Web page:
Microsoft had already said they were looking in the area for a suitable data center location. It is expected to compare in size to one Microsoft is building in San Antonio, Texas, and employ about 75 high-tech workers at about $70,000 a pop.
Iowa has become a popular place lately for data center facilities, with Google already there building in Council Bluffs, which is right next to Omaha, Neb., about 120 miles west of Des Moines (which in turn is about 300 miles west of Chicago, for those unfamiliar with the Midwest). Why is it popular?
It also doesn’t hurt that Iowa is thirsty for data centers to the point of offering financial incentives to two of the largest companies in the country (Microsoft and Google) to go there. Do those incentives benefit both sides? Not everyone agrees.]]>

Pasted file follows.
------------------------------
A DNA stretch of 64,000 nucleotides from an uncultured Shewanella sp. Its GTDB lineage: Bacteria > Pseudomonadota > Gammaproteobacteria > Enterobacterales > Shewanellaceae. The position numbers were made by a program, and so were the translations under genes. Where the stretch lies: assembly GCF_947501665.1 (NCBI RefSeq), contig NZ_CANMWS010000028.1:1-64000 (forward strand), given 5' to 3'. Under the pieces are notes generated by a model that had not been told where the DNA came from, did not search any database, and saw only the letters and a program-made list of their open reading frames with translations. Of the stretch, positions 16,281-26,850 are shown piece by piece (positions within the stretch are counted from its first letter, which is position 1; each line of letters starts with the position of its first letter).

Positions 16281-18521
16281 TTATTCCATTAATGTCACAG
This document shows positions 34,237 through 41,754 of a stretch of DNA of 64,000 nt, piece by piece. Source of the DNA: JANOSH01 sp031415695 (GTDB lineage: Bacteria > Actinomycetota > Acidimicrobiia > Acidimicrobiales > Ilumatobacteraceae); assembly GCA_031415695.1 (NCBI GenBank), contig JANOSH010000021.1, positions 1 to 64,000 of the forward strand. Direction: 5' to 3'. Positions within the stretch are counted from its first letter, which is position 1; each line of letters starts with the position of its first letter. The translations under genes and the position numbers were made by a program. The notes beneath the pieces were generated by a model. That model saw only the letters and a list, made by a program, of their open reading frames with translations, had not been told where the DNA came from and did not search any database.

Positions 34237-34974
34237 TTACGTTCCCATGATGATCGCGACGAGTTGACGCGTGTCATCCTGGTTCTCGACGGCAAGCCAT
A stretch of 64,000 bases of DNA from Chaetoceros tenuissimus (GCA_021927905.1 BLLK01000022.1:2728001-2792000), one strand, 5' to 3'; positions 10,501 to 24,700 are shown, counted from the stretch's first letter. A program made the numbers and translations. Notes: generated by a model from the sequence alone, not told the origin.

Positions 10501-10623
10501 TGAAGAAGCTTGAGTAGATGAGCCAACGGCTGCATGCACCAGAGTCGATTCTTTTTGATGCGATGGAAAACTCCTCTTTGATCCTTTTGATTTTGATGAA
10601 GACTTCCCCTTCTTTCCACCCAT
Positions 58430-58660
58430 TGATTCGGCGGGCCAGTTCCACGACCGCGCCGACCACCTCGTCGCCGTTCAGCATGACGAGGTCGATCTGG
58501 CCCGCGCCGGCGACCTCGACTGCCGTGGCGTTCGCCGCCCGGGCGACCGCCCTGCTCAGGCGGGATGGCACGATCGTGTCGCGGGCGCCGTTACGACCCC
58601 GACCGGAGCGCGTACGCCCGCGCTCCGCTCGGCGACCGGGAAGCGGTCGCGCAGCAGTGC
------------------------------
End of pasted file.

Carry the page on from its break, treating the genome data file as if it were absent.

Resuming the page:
The perimeter patrol is an integral part of our data center operations designed so our staff can constantly monitor and control the data center’s status and its operational readiness. Each patrol takes around an hour to perform and is a top-to-bottom inspection of our facility and server environment.
The list provides a great guideline for ensuring your data center’s health.
Link VIA Rich Miller’s Twitter feed.]]>
The IT efficiency-focused group has published a new paper on the “productivity indicator.” Christian Belady, the principal power and cooling architect at Microsoft who was the driving force behind the PUE/DCIE metric, edited the paper and said it should be used as “a communication tool” between various members of a company – IT workers, data center facility folks and company executives.
“What this does is give you a quick visual of how you’re doing, especially if you’re communicating up to executives,” he said.